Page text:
This entry is written by a friend who I met about 13 years ago in a Yahoo Fibromyalgia Support Group. The group still exists today. There are a small handful of us. We are more like sisters than just friends. Priscilla is my Sistah-Friend.
“I have what?” I asked the doctor. I had a million questions about this mysterious illness she was telling me I had. When I heard the phrase “treat the symptoms” I felt dizzy with disbelief. No pill for this? No shot? No physical therapy?
After the initial shock wore off, I seemed to have another million questions. Now they were about how to live, how to function, how to survive this every day.
Much later, my question was “how can I find any pleasure, comfort or joy while living with chronic illness and pain? “ Sometimes, it seemed too difficult to imagine. I began to realize this was a new way of living.
Through a short trip I took with my grown daughter, sister and teenage niece, I rediscovered some of my childhood favorite activities. The four of us stopped in a large chain store to buy some “kiddie art” to do in the hotel room, just to be silly. We decided to buy fuzzy art posters, the kind that look a little like velvet and come with colored markers. I worked on mine the entire weekend!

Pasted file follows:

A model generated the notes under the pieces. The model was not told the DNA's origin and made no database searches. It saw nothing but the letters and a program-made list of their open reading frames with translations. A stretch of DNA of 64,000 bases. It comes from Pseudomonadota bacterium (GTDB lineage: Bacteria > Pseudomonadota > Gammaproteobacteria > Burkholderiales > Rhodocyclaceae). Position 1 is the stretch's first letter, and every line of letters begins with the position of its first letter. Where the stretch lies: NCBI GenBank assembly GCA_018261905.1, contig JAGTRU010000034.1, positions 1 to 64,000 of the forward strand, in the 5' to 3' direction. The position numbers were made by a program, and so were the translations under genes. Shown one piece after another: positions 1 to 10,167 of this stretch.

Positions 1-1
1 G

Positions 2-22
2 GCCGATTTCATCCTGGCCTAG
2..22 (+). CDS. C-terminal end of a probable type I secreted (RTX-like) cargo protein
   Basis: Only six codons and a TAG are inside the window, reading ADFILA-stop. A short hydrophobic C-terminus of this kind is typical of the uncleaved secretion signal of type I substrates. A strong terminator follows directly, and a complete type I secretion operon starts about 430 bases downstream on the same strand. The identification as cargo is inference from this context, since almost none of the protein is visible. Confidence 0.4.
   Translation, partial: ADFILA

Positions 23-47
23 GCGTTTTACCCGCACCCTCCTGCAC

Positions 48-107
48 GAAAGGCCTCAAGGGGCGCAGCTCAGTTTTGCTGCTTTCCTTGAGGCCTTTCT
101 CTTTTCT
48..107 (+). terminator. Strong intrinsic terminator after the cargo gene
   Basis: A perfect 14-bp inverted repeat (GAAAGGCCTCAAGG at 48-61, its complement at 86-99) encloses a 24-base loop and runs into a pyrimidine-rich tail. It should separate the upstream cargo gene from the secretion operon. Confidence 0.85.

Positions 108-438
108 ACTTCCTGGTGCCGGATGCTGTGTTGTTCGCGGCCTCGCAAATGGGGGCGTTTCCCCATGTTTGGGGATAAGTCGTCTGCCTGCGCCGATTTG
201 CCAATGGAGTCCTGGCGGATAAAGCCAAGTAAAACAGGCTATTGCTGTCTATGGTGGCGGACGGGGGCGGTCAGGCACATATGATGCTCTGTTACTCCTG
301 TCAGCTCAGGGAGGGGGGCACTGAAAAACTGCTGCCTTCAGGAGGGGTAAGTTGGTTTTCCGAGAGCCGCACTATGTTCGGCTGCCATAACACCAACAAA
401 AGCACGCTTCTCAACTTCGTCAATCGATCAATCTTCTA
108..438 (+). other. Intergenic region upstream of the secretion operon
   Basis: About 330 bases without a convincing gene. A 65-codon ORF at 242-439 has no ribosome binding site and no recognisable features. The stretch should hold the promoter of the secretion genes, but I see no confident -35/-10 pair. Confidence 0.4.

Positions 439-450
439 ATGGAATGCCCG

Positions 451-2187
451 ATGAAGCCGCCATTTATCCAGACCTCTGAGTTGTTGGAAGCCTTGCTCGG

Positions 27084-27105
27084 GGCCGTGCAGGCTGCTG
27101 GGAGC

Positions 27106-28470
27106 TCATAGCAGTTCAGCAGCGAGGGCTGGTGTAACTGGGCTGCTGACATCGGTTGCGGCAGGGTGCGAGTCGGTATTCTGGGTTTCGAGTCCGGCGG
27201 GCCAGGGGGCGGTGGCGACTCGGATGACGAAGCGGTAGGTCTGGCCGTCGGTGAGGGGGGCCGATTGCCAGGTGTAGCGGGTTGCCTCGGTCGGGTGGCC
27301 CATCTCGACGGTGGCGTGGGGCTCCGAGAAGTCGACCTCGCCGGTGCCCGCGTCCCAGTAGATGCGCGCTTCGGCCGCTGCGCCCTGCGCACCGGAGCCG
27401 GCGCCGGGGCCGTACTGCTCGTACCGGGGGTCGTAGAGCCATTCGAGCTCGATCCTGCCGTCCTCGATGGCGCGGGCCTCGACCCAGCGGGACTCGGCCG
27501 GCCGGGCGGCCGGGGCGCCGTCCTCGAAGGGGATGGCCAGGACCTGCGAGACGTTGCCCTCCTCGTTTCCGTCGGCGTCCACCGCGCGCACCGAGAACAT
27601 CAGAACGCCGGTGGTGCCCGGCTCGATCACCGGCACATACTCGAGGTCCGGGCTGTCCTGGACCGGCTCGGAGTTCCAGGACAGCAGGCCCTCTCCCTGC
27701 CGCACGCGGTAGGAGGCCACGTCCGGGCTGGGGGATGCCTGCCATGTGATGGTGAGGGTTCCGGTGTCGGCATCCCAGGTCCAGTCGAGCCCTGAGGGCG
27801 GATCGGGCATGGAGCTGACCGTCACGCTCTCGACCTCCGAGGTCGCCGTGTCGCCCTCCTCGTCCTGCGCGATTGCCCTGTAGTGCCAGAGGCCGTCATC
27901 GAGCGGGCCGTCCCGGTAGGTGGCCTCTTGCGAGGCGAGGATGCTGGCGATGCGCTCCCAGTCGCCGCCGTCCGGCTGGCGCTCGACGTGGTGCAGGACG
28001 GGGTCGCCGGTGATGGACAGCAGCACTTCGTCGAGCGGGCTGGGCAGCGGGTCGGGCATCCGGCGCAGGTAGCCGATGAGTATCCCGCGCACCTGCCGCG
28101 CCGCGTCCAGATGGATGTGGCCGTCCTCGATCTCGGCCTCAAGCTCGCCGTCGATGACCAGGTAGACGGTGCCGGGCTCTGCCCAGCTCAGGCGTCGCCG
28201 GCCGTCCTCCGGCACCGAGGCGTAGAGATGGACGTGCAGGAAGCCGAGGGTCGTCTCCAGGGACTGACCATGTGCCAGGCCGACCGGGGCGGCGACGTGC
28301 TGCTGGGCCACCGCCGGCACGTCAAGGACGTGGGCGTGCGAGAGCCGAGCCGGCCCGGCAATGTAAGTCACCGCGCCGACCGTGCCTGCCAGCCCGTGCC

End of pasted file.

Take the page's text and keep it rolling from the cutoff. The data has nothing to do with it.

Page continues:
What I found was that I took pleasure in the things of childhood. Oh, I cannot play dodge ball, jump rope or any of the other physical games I loved as a child, but I can indulge in the passive activities. I find the beautiful colors in the fuzzy art posters cheerful and bright and the act of “coloring” with them relaxing. I love to sit outdoors and blow bubbles. I especially enjoy doing so when I am around my mother’s dog because she loves to chase the bubbles, which doubles my pleasure. I also love to watch animation. This is one activity I never did stop doing!
Recently, I watched the animated movie “Open Season”, about a Park Ranger who rescues and raises a grizzly bear cub. As he reaches adult size, he is too much for her to handle and it is time for him to return to the wild. She must find a safe place to release him, as hunting season is about to begin. She helicopters him to a place high in the mountains, where she feels he will be safe.
My “safe place” is often the child-like activities I have mentioned. Not only are they relaxing, fun and easy, engaging in them releases stress, thus enabling me to easier get through daily life. Another bonus is that my family enjoys seeing me doing something that makes me happy. While chronic pain and illness are serious business, it is important to let part of us remain child-like!